Wednesday, October 12, 2005

Me Bad

I’ve been back from Paris for over a week and still haven’t posted anything here. We had a great time, though I’m not sure to what extent any of it will ever show up in my poetry. In some ways it was a vacation from writing, although I did finish reading the second volume of Proust’s In Search of Lost Time on the hellish 12-hour plane ride home (more on Proust in a future blog). My favorite day in Paris may have been the day we visited the Marmottan Museum, which has an amazing collection of Impressionist paintings, especially Monet (the images on the website, by the way, do not do it justice). If you visited Paris and missed the Musee Marmottan, you blew it.

The Musee Marmottan is a small museum off the beaten track on the west end of Paris near the gorgeous park the Bois de Boulogne, and combining the museum with a long walk through the Bois de Boulogne makes a beautiful day. Visiting the park also gave me an opportunity to try out my primitive French, which apparently I knew just well enough that when I asked people for directions on how to get to the Bagatelle Gardens, they seemed to think I knew what I was doing and in a very helpful, friendly way rattled off five minutes of directions in French that were incomprehensible to us.

What struck me most, I think, was the vast emotional range of Monet’s paintings, despite (or because of) their narrow range of their content. How much complexity and depth was plumbed in painting after painting of the waterlily pond and rose arbor in his garden! What began as almost a scientific experiment on capturing the varied effects of light on water became in some paintings an evocation of deep beauty and peace and, in others (often those painted during the horror of World War I), an almost abstract blaze of violent passion. The rose arbor becomes a tunnel of fire with no light at the end. The peaceful blues and greens of the Japanese footbridge become a Jackson Pollock-like explosion of yellows and reds of a bridge going nowhere. Perhaps Monet was responding to what was going on in the world, perhaps he was simply going blind, or perhaps both, but it’s amazing how much he was able to express by his obsessive focus on a few simple images.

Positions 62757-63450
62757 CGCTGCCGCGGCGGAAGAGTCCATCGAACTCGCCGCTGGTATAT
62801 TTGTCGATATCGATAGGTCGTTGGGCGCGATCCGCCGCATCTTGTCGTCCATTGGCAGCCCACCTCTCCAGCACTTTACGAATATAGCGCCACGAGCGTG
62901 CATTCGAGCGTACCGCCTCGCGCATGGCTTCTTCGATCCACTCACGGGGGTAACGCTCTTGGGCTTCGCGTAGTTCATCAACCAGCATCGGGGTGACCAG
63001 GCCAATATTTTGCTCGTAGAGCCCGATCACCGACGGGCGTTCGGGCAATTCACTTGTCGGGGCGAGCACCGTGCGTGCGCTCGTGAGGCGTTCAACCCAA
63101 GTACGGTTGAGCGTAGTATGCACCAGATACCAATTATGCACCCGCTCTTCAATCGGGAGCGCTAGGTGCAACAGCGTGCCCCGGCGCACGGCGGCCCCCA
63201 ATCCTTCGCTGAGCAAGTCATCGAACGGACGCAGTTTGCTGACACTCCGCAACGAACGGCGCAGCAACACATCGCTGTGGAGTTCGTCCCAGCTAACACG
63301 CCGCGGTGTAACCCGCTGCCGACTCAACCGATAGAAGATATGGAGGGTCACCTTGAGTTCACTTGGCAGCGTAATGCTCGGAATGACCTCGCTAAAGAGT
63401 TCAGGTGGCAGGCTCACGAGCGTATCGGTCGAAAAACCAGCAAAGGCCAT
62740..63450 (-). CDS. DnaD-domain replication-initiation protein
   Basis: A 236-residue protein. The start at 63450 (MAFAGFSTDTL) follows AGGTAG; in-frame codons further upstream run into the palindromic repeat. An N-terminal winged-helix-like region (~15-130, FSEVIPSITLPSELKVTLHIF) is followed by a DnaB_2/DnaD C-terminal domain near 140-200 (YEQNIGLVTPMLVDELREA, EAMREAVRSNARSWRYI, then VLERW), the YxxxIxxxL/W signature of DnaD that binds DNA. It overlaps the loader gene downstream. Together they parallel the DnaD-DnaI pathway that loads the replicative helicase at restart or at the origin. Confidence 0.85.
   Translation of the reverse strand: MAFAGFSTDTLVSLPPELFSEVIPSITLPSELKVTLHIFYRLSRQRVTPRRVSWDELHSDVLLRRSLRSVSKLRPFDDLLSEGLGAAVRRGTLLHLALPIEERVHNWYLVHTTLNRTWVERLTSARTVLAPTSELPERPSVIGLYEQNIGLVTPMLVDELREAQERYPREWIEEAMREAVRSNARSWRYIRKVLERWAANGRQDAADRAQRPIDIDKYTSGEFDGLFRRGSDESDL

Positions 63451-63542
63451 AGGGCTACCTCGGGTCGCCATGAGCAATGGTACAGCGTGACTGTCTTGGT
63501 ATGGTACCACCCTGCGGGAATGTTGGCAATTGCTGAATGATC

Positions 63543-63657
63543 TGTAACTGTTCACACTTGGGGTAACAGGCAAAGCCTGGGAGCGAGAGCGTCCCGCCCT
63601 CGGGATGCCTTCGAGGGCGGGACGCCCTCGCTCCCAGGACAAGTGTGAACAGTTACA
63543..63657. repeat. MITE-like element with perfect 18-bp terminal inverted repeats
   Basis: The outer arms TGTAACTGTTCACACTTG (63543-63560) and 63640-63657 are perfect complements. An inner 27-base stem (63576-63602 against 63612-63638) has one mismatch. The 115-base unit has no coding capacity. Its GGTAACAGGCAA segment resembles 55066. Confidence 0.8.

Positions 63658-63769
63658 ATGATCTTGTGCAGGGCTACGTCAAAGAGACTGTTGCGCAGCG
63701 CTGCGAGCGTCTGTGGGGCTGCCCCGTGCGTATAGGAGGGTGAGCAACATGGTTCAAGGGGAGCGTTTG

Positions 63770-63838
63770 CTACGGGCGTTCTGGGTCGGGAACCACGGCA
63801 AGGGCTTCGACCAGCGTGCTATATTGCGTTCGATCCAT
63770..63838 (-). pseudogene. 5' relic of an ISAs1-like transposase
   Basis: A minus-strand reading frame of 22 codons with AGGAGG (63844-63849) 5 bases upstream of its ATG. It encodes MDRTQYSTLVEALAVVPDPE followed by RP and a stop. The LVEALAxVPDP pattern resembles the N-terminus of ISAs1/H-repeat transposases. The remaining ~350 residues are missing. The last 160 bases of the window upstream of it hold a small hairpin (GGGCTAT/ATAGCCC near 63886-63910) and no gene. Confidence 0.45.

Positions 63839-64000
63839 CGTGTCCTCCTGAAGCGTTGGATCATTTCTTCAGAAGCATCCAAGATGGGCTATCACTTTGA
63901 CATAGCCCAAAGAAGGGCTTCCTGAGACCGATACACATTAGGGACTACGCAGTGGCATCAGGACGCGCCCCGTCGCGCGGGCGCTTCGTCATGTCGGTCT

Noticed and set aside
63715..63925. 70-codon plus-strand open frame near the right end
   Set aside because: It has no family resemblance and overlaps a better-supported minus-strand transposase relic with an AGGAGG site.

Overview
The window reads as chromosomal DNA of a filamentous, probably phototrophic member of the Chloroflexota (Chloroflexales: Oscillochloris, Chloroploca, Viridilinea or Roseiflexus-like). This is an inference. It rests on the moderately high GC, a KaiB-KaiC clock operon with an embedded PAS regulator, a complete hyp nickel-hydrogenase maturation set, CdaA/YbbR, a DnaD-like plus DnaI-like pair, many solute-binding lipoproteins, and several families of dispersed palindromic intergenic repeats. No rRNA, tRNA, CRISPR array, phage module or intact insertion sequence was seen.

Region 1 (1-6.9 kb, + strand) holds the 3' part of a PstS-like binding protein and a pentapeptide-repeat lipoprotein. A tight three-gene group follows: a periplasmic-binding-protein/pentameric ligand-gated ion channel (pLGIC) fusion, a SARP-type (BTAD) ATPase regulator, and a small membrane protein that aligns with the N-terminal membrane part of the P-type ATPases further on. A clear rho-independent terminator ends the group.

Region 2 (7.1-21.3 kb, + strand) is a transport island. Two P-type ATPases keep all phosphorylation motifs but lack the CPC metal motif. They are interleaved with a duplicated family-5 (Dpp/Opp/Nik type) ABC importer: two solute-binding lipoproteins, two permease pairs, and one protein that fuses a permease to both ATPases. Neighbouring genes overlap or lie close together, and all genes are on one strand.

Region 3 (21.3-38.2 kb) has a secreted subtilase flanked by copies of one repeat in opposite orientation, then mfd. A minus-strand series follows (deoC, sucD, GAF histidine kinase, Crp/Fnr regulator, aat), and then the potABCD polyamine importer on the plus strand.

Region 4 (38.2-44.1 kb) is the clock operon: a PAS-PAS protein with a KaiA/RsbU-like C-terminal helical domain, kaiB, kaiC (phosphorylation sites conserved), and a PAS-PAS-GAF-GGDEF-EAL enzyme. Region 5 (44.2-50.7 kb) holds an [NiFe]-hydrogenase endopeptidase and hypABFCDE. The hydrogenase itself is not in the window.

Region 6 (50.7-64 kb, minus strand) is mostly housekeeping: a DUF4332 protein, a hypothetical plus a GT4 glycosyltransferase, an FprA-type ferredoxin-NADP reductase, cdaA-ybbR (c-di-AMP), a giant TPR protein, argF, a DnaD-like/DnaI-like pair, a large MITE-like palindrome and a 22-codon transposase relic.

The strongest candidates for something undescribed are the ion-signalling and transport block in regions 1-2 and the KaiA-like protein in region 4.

Meanwhile, I had a long talk with my editor on Sunday going over the final corrections to my book manuscript. Supposedly the book went to the printer on Monday and I should have books in my hand in a couple of weeks! I’m awfully excited, but also anxious because . . . I still haven’t seen the book cover, although I know they’re using the photograph I selected. I’m not 100% sure the book has gone to the printer, though; there may be some last-minute kinks to work out on the cover design. The suspense is killing me!

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